Miranda Daphne, reporter for the Empire State Review.
“The real story is Doctor Ravenlaw. Allen Quatermain’s got nothing on this gold mine. He’s somewhere between a quack and a cult leader; has a staff of nurses and assistants wrapped around his finger in this queer bungalow in the mountains. As far as I can tell, he syphons cash from wealthy patients and uses it to build contraptions so that he can experiment on vagrants.”
Anastasia is matron of a hospital for displaced children and its adjunct speakeasy.
This is a character concept from Ravenlaw a supernatural adventure comic strip set in the 1920s and currently under development. To follow Ravenlaw and support its development, visit my Patreon page!
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Aargos Ra is tortured by the childhood death of his sister, Trilany. Year after year, he labors to build a new body for her that will coax her consciousness out from the circuits of their home the ancient spaceship, Mammothess. But while each frame is more finely crafted than the last, Trilany’s ghost rejects them all.
Elsewhere in the room, a shrewish man carefully places an origami soldier into a neat row of counterparts, peering at the paper figures with tiny eyes set behind thick spectacles. This is “Morgo.”
MORGO: You have just wiped out the banker-speculators. Of course, it would have happened eventually.
RAVENLAW: You couldn’t sleep, Morgo?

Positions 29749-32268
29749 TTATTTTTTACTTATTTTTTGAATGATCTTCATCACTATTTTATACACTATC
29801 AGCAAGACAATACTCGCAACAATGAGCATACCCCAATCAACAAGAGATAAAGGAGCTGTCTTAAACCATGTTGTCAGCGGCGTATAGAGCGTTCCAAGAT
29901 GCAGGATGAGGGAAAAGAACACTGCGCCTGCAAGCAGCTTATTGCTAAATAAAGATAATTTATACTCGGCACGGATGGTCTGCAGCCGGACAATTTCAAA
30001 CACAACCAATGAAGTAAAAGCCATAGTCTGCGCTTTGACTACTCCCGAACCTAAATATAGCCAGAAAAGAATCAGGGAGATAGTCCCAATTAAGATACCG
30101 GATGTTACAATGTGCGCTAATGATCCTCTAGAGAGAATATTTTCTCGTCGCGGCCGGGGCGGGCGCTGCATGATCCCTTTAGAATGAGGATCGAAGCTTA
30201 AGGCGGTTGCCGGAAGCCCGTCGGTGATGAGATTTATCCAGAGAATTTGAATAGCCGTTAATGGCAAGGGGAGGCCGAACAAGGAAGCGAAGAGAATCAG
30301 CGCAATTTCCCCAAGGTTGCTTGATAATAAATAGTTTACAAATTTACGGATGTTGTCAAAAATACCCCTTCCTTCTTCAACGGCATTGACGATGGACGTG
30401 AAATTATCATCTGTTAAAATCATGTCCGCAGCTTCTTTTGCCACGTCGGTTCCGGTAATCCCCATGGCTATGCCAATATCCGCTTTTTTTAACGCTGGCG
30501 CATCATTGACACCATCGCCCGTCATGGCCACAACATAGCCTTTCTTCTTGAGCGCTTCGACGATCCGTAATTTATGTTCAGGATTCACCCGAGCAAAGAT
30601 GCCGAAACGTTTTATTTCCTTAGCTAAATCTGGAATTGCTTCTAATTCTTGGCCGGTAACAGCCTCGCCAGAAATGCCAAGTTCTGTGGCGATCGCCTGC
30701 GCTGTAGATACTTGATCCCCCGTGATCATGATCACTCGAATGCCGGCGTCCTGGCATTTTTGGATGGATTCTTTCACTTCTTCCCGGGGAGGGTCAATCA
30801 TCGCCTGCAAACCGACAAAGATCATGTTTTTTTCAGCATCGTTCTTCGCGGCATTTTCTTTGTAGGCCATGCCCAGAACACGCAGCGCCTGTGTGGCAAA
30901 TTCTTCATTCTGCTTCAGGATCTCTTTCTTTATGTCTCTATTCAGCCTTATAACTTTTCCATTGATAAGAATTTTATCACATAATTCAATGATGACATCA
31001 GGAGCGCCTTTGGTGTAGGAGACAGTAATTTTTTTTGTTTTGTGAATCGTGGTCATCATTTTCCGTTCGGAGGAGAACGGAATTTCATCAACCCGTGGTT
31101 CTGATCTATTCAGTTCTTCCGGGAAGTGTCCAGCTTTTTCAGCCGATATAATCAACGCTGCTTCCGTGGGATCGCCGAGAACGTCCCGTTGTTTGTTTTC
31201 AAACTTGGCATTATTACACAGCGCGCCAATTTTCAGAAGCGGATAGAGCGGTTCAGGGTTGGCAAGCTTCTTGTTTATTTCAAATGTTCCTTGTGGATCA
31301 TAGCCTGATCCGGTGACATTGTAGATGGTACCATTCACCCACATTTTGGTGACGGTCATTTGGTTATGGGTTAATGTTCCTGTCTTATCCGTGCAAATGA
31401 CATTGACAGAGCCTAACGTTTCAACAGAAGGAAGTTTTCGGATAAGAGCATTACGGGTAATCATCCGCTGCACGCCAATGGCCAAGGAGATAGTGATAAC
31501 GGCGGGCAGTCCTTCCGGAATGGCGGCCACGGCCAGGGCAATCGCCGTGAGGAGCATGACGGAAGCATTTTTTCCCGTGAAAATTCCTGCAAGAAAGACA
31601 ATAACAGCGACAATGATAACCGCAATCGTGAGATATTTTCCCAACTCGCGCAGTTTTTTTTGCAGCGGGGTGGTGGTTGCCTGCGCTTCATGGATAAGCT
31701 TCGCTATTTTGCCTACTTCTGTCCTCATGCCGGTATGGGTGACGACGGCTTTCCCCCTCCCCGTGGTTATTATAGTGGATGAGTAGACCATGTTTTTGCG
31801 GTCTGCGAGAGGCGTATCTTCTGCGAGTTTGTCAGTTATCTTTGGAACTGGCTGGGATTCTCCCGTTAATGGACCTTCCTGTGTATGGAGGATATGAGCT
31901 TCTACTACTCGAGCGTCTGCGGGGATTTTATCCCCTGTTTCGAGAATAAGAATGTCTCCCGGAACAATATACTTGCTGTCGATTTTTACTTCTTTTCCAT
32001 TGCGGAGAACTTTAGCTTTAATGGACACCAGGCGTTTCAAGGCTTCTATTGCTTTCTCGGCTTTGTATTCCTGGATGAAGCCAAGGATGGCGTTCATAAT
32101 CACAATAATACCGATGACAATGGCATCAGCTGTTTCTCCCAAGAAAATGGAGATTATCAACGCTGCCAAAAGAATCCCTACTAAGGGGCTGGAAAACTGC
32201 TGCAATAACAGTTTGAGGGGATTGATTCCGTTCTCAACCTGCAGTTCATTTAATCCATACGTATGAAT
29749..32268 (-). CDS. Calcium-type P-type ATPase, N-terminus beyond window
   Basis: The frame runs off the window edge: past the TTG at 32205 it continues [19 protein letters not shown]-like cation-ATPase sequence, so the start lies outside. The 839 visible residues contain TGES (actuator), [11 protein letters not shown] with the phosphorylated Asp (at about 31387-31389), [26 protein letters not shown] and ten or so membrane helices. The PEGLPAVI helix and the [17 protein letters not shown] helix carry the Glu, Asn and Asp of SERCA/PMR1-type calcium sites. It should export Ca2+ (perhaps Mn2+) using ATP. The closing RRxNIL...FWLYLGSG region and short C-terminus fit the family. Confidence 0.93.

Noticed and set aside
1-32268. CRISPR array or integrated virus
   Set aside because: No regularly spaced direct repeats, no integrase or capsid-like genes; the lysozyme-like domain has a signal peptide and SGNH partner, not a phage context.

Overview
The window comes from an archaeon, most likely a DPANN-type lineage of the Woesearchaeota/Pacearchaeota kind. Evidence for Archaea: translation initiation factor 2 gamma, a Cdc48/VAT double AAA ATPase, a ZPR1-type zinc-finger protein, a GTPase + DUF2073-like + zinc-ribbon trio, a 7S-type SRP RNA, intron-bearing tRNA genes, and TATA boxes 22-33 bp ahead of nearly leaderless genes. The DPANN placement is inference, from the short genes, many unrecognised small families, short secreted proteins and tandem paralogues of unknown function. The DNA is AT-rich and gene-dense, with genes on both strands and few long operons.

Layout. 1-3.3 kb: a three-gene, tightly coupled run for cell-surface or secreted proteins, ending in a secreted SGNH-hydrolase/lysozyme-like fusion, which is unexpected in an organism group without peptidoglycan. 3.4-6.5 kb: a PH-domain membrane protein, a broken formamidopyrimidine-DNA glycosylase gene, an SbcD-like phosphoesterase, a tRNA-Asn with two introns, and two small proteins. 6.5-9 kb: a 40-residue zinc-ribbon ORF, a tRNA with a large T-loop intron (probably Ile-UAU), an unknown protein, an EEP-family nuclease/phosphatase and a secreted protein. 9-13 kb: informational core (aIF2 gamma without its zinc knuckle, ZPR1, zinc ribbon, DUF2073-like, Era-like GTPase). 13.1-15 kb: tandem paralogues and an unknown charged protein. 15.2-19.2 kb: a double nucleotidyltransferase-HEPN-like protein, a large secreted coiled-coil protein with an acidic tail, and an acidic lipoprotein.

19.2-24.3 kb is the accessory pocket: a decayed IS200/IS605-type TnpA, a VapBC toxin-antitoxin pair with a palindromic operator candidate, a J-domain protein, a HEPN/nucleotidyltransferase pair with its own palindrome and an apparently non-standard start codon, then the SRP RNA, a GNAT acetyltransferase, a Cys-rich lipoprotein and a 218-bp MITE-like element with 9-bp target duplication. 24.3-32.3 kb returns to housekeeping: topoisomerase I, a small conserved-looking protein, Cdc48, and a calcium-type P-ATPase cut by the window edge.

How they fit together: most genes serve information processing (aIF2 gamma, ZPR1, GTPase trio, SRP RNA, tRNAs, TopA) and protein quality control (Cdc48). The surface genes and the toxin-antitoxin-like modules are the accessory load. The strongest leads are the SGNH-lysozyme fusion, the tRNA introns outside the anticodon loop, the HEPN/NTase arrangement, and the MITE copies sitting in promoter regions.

MORGO: Sleep? During the storming of the Winter Palace?
An exterior model of Monument Hill Lunatic Asylum built in Sketchup. Whenever possible, I like to build models of central locations and important objects in a story as I develop it. It helps me solidify aspects of the story in my mind and provides a useful library for artwork later on.
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This is a concept for the third panel in Ravenlaw’s triptych of main characters. The most mundane of the three, he was among Ravenlaw’s earliest patients–a veteran who returned from the Great War crippled by shell shock. Fiercely loyal to the mysterious doctor who returned him to sanity, he now is employed by Ravenlaw as a driver and mechanic. I’m still trying to settle on a suitably red-blooded pulp name for the fellow. -e
An exploration of a simple Art Nouveau-inspired motif. Ravenlaw takes place in the early 1920s, when (very broadly speaking) Art Nouveau was ubiquitously popularized and edging into Art Deco. For this drawing, I abandoned Manga Studio’s line correction and went for an intentionally rough outline. Not sure I’m happy with that approach. -e